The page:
Paula Rosenblum, Managing Partner, RSR Research: I think what jumps out at me the most isn’t anything that Mickey did “right” or “wrong” or “what he missed.” Generally, he is beyond the demographic of his target market, and perhaps went too far away from it. Consider this: everyone talks about catering to Millennials, yet our research shows that most retailers are run by people from Gen X; their merchandisers are from Gen X; and they believe their client is Gen X. That may work out for the luxury market, but it sure as heck isn’t going to work with office-oriented fashion. Mickey himself is a Boomer, and I suppose it’s not too hard to see one generation down — especially if you’re a smart guy like Mickey — but when you are trying to appeal to Millennials, I think you need to be closer in ethos to them.
In fact, in that same RSR report, retailers reported they need to find fresh talent closer in alignment with their target customers. I certainly don’t want to sound ageist — I’m a Boomer myself. But I do find some really surprising generational differences. I’ve said before that my niece (a Millennial) is both older and younger than I was at her age (23). Older because she’s much more serious about saving money, having a career and generally being a “good girl.” Younger because she has a real dearth of experience versus what I had at that age. She’s very dependent on her parents and not nearly as adventurous as I was at that age (living on the beach in India and all that).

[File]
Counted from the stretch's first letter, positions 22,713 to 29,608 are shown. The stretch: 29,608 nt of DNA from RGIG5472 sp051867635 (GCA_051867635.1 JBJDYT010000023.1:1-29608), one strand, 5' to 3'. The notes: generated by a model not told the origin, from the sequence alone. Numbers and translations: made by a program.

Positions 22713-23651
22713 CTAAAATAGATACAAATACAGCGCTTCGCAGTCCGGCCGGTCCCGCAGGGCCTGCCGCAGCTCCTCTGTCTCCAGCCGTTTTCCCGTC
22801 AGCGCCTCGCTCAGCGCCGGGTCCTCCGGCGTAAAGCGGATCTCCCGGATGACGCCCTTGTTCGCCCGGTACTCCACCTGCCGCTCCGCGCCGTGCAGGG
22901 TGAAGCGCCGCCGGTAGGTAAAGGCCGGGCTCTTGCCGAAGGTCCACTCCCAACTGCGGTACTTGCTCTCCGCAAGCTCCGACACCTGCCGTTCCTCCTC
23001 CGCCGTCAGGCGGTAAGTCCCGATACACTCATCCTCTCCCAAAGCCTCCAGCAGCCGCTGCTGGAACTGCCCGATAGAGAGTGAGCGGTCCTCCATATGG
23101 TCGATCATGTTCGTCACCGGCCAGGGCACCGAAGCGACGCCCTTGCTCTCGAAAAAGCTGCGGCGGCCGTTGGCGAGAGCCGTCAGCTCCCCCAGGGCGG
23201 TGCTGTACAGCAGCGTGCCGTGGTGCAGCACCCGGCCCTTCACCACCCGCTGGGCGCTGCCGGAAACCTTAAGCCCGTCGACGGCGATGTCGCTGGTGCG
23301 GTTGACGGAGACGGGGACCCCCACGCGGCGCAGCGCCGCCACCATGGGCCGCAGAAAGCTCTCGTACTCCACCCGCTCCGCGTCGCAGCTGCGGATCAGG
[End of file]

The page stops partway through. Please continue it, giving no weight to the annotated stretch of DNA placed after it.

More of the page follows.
Kelly Stickel, CEO, Remodista: The Wall Street Journal just had an article about how CEOs need to be technologists in order to innovate out of disruption. In addition to lowering the price points, J.Crew should focus on the customer experience and where their stores can bring in IoT, AI and digital in-store innovation. They need to invest in R&D to figure out what is scalable. Another step would be to look at product development around technology — specifically wearables.